NIGERIAN JOLLOF RICE RECIPE

Jollof rice is a must-try food. If you are a food lover looking for a delicious meal to try, then you should try jollof rice!  What is the big deal about this Jollof rice? Here’s what you should know. Jollof rice is the most popular food in West Africa. Believe me, people are crazy about this dish. The love Africans have for Jollof rice is so strong that the 22nd of every August is set aside as the World Jollof Rice day to celebrate the delicious cuisine. 

The smoky, deep red, flavorful, stewed Jollof rice is a dominant dish among all homemade Nigerian dishes. It is a dish of celebration, the top pick of all dishes served at parties and ceremonies like birthdays, weddings, anniversaries and funerals. If there is no Jollof rice, then it is not a party! Every typical Nigerian will agree with this.

Jollof rice is not peculiar to Nigerians alone, other West African countries like Ghana, Senegal, Liberia, Sierra Leone, and Cameroon have their variations of Jollof rice. However, the dish is said to have originated from Senegal where it is referred to as Benachin.

Due to the variation in Jollof rice recipes, there has been a fierce debate between West African countries, especially between Nigerians and Ghanaians over who makes the best Jollof rice. This debate has turned into a major contest on social media with a popular hashtag, #JollofWars. Over the years, this debate has had Jollof rice lovers, including local and international celebrities, and interestingly, politicians, battling over which is best – Nigerian Jollof or Ghanaian Jollof. This Jollof war has grown beyond social media into a major contest in different cities around the world such as Washington DC and London. The competition brings Nigerians, Ghanaians, Senegalese and others to battle in a Jollof rice cooking contest. The love Africans have for Jollof rice cannot be overemphasized. Now let’s get down to business.

How to prepare Nigerian Jollof rice

There are so many variations of the Jollof rice recipe. Nigerians use the long grain rice, while the Ghanaians use jasmine or basmati rice. However, the main ingredients are rice, tomatoes, peppers, onions, oil, spices and seasonings. The type of spices used and the way the main ingredients are combined depends on the region. My preferred recipe is the Nigerian recipe, inspired by the way my mom makes it. Here below are the ingredients.

Nigerian Jollof Rice Ingredients

2 cups long-grain rice

3 cups chicken stock

3 medium-sized fresh plum tomatoes, chopped

2 tbsp tomato paste

2 large red bell peppers, chopped

2 medium-sized red onions, 

2 scotch bonnet chili pepper

1/3 cup vegetable oil

2 teaspoons of curry powder

2 teaspoons thyme

1 teaspoon multi-purpose seasoning

1 teaspoons salt

2 stock cubes

3 bay leaves

Water

DIRECTIONS

Nigerian Jollof rice is made by mixing parboiled rice, meat stock, and already made stew to cook together. The process of cooking begins with preparing your parboiled rice, stew and meat stock.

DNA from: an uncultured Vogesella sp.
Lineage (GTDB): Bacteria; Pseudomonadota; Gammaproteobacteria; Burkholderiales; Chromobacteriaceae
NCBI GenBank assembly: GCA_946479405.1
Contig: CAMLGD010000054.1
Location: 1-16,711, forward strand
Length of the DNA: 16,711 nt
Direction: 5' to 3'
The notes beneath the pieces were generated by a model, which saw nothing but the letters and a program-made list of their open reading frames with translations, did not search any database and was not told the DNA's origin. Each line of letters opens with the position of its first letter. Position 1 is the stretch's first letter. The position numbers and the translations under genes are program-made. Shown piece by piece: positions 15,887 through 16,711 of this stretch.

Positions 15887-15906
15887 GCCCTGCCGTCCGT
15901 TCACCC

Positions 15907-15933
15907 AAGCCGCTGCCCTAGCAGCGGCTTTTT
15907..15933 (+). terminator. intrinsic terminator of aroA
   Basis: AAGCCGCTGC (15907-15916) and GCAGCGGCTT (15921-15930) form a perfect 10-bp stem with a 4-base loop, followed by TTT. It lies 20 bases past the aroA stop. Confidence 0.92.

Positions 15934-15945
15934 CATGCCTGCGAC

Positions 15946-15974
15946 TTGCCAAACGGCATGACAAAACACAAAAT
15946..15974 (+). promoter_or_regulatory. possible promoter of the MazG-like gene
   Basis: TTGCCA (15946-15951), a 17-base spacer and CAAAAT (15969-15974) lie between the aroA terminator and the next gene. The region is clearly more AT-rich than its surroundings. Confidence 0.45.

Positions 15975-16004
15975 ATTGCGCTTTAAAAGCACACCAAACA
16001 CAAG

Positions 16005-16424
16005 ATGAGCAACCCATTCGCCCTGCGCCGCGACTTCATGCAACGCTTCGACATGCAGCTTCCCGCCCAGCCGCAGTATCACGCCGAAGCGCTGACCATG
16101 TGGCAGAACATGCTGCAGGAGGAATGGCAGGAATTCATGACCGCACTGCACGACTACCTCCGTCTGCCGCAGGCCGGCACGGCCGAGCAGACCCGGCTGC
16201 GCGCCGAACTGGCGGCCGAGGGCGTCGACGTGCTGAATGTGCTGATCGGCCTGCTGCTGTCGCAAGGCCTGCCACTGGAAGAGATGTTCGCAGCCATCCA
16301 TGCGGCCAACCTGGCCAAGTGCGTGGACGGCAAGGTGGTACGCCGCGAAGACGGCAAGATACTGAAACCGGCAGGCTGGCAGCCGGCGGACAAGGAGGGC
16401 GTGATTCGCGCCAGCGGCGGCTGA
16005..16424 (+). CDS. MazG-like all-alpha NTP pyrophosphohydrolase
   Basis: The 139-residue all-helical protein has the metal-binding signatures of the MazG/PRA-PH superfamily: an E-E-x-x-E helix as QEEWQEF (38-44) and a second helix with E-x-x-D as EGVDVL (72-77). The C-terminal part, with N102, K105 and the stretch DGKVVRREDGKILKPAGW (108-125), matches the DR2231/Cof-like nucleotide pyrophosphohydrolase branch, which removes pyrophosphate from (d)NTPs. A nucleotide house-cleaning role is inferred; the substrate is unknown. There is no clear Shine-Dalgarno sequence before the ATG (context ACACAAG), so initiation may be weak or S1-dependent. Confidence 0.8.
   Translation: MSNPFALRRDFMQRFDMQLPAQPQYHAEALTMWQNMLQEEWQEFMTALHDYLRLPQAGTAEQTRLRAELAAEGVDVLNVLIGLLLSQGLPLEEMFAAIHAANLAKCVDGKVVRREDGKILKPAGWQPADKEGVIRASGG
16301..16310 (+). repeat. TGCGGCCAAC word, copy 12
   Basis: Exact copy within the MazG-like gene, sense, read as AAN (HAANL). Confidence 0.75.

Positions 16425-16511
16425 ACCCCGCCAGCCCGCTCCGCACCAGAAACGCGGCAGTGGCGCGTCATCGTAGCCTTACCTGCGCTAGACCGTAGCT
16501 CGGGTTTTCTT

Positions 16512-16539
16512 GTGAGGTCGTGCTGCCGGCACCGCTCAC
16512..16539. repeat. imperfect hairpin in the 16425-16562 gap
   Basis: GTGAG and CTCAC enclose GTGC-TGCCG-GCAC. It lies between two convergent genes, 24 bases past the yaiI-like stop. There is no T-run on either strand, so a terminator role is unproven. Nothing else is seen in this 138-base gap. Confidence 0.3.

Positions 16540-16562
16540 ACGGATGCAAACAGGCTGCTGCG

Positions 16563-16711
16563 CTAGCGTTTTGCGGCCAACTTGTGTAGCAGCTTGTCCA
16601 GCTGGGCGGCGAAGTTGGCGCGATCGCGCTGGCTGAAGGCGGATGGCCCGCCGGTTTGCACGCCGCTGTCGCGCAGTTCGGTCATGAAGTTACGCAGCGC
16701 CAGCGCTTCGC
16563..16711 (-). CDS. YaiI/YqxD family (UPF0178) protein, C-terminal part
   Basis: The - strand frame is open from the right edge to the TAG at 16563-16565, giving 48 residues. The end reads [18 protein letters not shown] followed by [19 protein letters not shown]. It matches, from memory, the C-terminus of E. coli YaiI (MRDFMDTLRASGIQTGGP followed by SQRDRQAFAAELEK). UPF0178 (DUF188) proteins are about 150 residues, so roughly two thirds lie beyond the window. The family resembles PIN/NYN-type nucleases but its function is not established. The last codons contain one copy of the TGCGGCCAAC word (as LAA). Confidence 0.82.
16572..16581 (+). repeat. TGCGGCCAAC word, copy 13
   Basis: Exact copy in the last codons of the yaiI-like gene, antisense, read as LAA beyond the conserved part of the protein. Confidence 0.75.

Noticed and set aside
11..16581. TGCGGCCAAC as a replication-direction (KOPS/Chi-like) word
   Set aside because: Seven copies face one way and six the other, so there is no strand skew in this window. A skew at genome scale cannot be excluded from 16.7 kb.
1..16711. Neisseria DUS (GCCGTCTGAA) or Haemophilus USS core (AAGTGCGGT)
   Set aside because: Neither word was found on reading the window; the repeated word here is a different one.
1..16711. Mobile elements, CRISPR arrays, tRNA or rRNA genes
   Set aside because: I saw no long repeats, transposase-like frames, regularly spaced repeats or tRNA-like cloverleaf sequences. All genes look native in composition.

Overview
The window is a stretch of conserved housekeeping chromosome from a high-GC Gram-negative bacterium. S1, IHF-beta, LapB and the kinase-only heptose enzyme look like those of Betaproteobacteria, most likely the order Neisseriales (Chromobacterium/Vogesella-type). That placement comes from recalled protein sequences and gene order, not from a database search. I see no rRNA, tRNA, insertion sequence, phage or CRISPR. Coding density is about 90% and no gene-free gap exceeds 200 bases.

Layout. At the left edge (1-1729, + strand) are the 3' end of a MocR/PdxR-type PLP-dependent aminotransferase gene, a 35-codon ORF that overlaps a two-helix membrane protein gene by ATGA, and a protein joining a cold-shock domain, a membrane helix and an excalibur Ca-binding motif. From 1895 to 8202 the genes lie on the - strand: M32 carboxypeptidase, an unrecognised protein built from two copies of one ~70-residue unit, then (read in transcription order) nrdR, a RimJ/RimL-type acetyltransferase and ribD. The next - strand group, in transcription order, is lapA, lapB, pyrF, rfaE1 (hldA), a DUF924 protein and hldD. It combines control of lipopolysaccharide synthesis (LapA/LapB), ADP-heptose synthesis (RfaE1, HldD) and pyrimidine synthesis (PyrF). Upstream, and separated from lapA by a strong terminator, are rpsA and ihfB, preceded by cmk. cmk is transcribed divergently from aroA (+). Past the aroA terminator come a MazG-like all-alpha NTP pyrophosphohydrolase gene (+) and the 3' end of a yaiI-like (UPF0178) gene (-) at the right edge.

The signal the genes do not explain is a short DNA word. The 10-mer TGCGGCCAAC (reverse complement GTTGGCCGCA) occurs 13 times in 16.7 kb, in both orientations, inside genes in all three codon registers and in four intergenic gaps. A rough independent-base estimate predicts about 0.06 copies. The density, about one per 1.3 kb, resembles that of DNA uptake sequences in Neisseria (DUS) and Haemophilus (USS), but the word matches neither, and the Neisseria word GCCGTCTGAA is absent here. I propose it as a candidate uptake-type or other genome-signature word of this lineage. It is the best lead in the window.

Prepare parboiled rice

  1. Rinse the long-grained rice to get rid of starch and dirt.
  2. Parboil the rice with ample water for about 5 minutes.
  3. Make sure the rice does not get fully cooked. When the rice is parboiled, drain the water out to get rid of more starch

Prepare stew

The stew is a combination of blended tomatoes, canned tomato paste, onions, peppers and spices cooked together.

  1. Blend your tomatoes, bell peppers, chili peppers, onions, ginger and garlic in a blender or food processor. Make sure they are blended well to a smooth texture.
  2. Mix the tomatoes paste with water in a bowl.
  3. Heat oil in a pot. Once the oil is hot, add sliced onions. When the onion is almost brown, add the tomato paste and stir-fry for about 3 minutes. Then add your blended mixture, and stir-cook for one minute. After one minute add your curry, thyme, stock cubes, salt, and bay leaves. When it begins to pop and make splashes, then you know it almost ready. Allow it to cook for about 3 minutes until the raw taste of the mixture is gone

Prepare Meat stock

Meat stock is simply the liquid leftover from simmering meat like chicken or beef. For this recipe, my preference is chicken stock.

  1. Put your chicken in a pot, add salt, stock cubes, onions, curry, thyme, blended ginger, garlic, and stir. Add a little amount of water as the chicken will release water of its own.
  2. Add a little more water when the chicken is half cooked to have a greater amount of chicken stock.
  3. When the chicken is ready, strain the excess liquid (stock) into a large bowl.

Mix parboiled rice, stew and meat stock

  1. Now that your parboiled rice, stew and meat stock have been prepared, pour your parboiled rice into the sizable pot, add your stew and your meat stock.
  2. Add sliced onions and mix them in.
  3. Cover the pot and allow it to cook on medium heat until the rice is soft and the stew dries up completely. When it dries up, mix thoroughly and your Jollof rice is ready.

Note: If you want it to taste like the party Jollof (the jollof rice served at parties), then you have to take an extra step by allowing the rice to get burnt underneath. Once you hear a snapping sound and the rice begins to smell smoky, wait a few minutes and switch off the burner. Now, your Party Jollof is ready to be served!

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